Found in 5 comments on Hacker News
pjmlp · 2019-06-30 · Original thread

- MacOS (pre-OS X)

"Revolution in the Valley"


Debatable about non-C non-Unixy part, but it surely isn't the focus of the whole stack.

"Mac OS X Internals: A Systems Approach"

- Oberon and its derivatives (1992 and 2013 versions, System 3, Insight ETHOS and A2)

- Symbian

"Symbian OS Internals: Real-time Kernel Programming"

"Symbian OS Platform Security: Software Development Using the Symbian OS Security Architecture"

"The Symbian OS Architecture Sourcebook: Design and Evolution of a Mobile Phone OS"

- Mesa and Mesa/Cedar

- JX


- Singularity,

- Barrelfish

- Midori,

"RustConf 2017 - Closing Keynote: Safe Systems Software and the Future of Computing"

"While never reaching commercial release, at one time Midori powered all of Microsoft’s natural language search service for the West Coast and Asia."


- Helios

- Muen

- GenodeOS

- Inferno

- Minix 3

- BeOS

"Be Developer's Guide"

"Be Advanced Topics"

- Windows

Not everything by a long shot, plenty more to re-discover like VMS,IBM i and Z, Unisys ClearPath, mbed,...

Just keep an open mind and don't idolatrize UNIX, yes it has a couple of good ideas, but they don't make it the be all end all of OS design.

smussell · 2018-06-01 · Original thread
There’s a ton of great suggestions here. Here are a couple I haven’t seen mentioned.


- Silicon Cowboys - It covers the creation of Compaq

- American Experience: Silicon Velley - About how Silicon Valley came to be.

- Naughty Dog 30th Anniversary - Kind of a PR video, but interesting and free. Covers the history of Naughty Dog games.


- Cukoo’s Egg - Has some interesting technical detail, and gives perspective on a very different time on the internet.

- Revolution in the Valley - You can read these stories on, but I enjoyed the collected book. Covers the creation of the Macintosh.

kwindla · 2013-07-23 · Original thread
We're inventing this stuff as we go, right now, which makes gestural and spatial interfaces an exciting thing to work on. Your broader point is definitely well taken. Touch is important. But touch, combined with free-space gesture, plus appropriate use of tools (like the keyboard), and voice, and head tracking, and other kinds of contextual sensing from our computers -- now that starts to look like the future.

I work at Oblong Industries. We're the folks who did the interfaces in Minority Report. We've been building gestural and spatial stuff for a long time.

Regarding (1) - standardization is really important. I'm old enough to remember the early days of mouse-driven interfaces. It took a long time for the standard window manipulation semantics, scrollbars, buttons, and drop-down menus to develop. The original Macintosh team did a lot of quite elegant heavy lifting in that regard. It's very much worth reading the stories on Andy Hertzfeld's site and in the related book. ;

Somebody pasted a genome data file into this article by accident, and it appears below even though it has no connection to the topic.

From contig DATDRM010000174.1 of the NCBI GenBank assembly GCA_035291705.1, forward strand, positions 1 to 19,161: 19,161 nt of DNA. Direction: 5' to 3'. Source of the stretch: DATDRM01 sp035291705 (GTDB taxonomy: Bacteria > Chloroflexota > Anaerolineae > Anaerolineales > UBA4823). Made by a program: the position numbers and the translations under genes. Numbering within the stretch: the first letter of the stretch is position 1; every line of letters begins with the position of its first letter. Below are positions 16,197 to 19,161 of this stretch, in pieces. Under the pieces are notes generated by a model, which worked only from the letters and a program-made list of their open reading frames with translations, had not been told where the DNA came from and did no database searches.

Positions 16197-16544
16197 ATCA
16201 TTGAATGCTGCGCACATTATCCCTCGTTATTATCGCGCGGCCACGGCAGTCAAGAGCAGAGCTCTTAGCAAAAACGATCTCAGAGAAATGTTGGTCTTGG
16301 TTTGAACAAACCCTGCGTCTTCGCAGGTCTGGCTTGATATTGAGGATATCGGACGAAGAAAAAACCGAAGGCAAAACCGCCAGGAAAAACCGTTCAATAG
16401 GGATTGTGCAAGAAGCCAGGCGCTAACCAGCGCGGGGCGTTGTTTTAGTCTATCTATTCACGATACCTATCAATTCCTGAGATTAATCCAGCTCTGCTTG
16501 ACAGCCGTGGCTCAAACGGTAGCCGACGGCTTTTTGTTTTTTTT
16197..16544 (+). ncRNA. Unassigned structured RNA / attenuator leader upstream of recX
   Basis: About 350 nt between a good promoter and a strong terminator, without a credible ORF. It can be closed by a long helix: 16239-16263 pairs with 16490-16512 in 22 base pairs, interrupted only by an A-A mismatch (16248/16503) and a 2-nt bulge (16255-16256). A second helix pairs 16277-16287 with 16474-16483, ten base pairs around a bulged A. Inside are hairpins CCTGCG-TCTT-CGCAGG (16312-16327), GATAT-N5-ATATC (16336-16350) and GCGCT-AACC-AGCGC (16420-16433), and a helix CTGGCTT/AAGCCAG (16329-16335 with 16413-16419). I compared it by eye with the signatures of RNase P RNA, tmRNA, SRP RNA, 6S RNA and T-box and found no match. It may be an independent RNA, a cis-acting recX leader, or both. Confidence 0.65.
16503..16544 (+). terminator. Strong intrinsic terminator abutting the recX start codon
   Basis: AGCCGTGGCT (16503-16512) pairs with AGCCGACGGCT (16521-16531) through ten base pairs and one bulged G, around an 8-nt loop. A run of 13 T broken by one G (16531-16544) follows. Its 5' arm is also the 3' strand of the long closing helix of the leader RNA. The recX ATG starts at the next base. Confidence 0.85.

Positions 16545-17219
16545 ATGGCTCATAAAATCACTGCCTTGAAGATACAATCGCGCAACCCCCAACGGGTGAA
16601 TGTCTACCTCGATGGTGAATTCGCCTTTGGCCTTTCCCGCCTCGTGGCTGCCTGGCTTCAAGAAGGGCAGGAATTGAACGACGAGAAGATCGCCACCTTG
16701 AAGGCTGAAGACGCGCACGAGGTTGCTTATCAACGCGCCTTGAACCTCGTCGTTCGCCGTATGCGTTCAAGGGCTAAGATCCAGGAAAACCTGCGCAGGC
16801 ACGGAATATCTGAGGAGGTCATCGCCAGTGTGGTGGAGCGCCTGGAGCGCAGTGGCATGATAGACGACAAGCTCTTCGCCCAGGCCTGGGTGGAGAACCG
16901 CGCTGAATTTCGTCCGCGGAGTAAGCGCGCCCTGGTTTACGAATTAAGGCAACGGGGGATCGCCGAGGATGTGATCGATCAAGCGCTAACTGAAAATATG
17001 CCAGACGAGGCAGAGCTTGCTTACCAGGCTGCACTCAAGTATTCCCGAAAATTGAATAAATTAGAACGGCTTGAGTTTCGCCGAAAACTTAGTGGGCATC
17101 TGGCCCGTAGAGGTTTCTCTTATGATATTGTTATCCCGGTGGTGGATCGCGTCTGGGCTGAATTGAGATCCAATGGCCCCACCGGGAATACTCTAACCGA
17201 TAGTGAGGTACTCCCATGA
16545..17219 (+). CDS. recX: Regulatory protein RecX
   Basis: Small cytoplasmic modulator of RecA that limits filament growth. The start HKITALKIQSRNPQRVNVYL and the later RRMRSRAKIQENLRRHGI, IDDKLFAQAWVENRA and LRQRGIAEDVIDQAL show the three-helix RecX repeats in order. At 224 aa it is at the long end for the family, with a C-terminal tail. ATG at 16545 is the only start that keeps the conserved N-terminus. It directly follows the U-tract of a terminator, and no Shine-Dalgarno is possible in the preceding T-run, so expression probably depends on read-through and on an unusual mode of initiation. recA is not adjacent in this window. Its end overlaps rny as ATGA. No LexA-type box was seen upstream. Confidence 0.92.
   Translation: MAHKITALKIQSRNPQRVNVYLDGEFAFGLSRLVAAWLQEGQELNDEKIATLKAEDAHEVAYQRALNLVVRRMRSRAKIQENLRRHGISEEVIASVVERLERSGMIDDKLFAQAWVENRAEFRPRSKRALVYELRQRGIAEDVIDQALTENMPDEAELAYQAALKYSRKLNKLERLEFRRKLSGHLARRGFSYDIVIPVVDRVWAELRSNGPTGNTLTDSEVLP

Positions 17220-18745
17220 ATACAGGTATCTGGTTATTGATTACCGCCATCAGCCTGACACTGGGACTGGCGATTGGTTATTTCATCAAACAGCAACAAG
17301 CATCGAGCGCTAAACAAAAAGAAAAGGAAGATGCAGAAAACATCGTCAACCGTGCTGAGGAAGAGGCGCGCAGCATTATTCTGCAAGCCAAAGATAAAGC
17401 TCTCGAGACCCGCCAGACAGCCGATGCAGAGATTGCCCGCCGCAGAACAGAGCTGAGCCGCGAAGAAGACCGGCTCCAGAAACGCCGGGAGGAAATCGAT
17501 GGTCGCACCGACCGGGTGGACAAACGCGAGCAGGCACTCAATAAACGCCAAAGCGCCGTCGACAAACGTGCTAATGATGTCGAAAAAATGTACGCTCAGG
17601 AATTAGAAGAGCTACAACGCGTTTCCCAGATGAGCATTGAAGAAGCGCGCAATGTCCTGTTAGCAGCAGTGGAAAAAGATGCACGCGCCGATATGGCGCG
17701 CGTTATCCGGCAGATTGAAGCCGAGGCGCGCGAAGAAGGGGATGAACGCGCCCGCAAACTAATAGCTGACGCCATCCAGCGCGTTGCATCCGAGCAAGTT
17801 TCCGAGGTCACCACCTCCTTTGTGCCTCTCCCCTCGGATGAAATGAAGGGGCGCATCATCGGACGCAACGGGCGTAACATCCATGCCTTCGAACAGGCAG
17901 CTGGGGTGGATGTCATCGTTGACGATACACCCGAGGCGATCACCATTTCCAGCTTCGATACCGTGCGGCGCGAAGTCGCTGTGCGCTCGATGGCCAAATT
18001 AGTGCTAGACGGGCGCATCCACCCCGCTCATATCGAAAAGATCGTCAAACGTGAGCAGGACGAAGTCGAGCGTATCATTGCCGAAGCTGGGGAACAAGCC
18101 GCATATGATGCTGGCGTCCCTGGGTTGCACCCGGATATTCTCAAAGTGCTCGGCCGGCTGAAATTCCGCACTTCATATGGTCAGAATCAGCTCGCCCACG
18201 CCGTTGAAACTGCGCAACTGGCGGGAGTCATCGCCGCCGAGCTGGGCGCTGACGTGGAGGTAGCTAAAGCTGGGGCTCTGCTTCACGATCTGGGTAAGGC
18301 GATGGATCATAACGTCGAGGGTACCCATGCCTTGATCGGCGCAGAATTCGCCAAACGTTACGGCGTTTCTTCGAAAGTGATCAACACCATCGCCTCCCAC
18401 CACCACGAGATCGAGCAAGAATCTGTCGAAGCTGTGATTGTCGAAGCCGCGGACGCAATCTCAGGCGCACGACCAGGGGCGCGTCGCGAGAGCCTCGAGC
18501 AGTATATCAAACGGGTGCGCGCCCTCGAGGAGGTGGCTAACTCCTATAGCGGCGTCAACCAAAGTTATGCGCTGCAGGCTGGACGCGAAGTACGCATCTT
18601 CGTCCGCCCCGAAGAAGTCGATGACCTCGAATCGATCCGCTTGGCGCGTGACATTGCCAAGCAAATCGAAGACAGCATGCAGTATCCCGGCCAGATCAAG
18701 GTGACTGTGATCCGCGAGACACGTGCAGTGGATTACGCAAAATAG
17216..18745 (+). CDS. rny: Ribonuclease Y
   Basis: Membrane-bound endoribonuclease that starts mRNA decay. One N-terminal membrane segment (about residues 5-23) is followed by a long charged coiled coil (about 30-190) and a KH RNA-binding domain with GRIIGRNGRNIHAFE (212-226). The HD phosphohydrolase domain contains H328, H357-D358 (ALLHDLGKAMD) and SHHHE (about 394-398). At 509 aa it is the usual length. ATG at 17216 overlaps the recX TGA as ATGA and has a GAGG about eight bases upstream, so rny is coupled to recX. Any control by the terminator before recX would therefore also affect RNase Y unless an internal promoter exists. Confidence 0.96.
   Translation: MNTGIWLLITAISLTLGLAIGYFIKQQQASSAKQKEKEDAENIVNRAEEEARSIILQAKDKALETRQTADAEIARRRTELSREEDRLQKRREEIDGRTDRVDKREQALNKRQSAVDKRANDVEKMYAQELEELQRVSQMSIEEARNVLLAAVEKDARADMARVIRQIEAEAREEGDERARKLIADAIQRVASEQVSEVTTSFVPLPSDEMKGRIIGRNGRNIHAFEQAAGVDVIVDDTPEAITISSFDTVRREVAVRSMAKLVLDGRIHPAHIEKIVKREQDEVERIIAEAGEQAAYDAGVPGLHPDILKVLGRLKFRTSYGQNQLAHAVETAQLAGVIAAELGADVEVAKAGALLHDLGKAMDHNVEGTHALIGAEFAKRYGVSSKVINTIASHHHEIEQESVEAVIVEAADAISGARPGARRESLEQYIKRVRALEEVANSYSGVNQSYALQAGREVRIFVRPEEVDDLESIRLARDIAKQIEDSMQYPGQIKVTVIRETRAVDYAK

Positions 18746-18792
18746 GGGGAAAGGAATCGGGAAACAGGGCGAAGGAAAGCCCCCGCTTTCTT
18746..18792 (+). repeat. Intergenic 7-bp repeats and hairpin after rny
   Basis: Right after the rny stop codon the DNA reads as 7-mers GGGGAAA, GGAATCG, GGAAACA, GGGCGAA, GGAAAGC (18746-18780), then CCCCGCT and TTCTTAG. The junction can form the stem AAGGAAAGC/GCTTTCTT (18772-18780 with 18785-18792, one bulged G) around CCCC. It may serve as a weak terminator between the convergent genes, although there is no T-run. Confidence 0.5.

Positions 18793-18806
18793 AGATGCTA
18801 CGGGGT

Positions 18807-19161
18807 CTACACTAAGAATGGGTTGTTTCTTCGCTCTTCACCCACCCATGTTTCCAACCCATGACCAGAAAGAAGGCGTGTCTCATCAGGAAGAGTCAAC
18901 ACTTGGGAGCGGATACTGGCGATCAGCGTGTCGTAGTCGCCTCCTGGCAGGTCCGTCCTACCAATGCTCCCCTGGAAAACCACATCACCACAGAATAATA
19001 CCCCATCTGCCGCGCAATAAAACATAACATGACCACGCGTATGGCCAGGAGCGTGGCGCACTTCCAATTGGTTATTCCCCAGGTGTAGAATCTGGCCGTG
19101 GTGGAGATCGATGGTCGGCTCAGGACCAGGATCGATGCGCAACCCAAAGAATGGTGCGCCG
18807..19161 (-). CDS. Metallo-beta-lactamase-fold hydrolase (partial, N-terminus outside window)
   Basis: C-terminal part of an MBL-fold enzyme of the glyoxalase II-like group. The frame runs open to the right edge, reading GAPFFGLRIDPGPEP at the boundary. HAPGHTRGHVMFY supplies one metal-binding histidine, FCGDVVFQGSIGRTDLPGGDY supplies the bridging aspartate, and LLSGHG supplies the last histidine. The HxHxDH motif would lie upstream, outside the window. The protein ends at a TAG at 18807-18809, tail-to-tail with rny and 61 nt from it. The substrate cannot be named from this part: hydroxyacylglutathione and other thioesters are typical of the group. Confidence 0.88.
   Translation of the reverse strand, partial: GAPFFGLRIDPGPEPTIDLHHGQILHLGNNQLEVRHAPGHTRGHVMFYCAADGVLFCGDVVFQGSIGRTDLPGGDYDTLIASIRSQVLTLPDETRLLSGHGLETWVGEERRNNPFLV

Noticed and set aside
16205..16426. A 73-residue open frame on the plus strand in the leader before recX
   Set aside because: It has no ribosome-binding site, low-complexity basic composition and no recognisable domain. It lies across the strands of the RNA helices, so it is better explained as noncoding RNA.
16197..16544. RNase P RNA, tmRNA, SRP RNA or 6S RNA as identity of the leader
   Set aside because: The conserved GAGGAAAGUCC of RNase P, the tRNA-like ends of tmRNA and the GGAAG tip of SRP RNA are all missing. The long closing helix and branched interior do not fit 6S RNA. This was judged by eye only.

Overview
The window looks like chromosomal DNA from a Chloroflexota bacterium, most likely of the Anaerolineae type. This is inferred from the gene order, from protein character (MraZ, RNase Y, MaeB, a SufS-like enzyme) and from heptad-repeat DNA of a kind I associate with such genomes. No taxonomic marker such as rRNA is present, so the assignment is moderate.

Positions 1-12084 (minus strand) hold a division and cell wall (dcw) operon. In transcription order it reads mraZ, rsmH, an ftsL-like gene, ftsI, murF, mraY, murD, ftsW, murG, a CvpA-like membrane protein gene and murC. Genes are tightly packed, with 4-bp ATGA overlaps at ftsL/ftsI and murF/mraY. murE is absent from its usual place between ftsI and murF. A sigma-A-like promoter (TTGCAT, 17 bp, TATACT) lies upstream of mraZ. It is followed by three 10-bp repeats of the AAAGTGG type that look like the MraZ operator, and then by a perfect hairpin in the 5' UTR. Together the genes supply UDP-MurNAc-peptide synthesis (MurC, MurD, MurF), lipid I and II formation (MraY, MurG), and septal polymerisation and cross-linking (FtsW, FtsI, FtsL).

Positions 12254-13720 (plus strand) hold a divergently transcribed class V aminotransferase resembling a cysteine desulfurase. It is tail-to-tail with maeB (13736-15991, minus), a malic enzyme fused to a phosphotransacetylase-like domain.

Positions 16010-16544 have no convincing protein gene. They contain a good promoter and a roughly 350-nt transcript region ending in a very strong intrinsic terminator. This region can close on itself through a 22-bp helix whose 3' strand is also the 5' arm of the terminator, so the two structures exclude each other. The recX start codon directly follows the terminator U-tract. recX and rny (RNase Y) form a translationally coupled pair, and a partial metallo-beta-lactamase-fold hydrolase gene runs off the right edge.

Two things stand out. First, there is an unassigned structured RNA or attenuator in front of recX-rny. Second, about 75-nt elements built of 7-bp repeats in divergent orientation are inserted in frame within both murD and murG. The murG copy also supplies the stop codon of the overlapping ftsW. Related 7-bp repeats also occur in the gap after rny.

If you'd like to experiment with a toolkit that provides a standard framework for building gestural, spatial, multi-screen, multi-device applications, please feel free check out our Greenhouse SDK. Greenhouse supports the Leap Motion controller, the Kinect, and a bunch of other forms of input.

Regarding (3) - we've got a lot of experience now with ergonomics of spatial interfaces. (We've been selling glove-based gestural systems to early adopter bigco customers since 2005.) It turns out that accuracy of the underlying sensing hardware is incredibly important, and then on top of that design of the gesture language is really important, too. Basically, if you have good enough sensing that small motions are precisely tracked, and then if you use that accuracy to track hand movements and poses that are "natural" (glossing over what "natural" means, for the moment), people can comfortably and happily use gestural interfaces all day, every day.

Think about it this way: most people "talk with their hands" all the time. (Some people wave their hands around more than others. But spend some time paying attention to people moving their hands while they talk; it's really interesting to watch.) Our high-end, glove-based systems track finger positions to 0.01 mm at 100hz. The tracking volume is big, so your motions aren't constrained. You can walk around and you can go right up to a screen or stand back from it. We recognize hand poses ("one finger point," "two finger point," etc.) "Talking" to the computer with your hands feels a lot like what you do when you use your hands while making a point in a discussion with another person. You don't get tired and you don't feel any strain or overuse pain.

The consumer-priced sensors like the Leap Motion and the Kinect don't yet provide this combination of tracking precision, tracking volume, and robustness to occlusion. But they're getting closer! And when a $50 sensor (or a few $0.50 sensors) give you the same accuracy and precision we have today with Oblong's optically tracked gloves, our collective expectations about interfaces and user experiences are going to radically change. (Or, more accurately, as happened with the invention of the GUI we use today, our expectations will change slowly over fifteen years, starting roughly now, with some moments of punctuated equilibrium analogous to the release of the Mac in 1984 and Windows 95 in, um, 1995.)

saddino · 2011-10-07 · Original thread
Hertzfeld also published a book compilation of Revolution In the Valley

And (non-affiliate) Amazon link:

wazoox · 2011-06-12 · Original thread
No the title is "Revolution in the valley", subtitled "the insanely great story of how the Mac was made":

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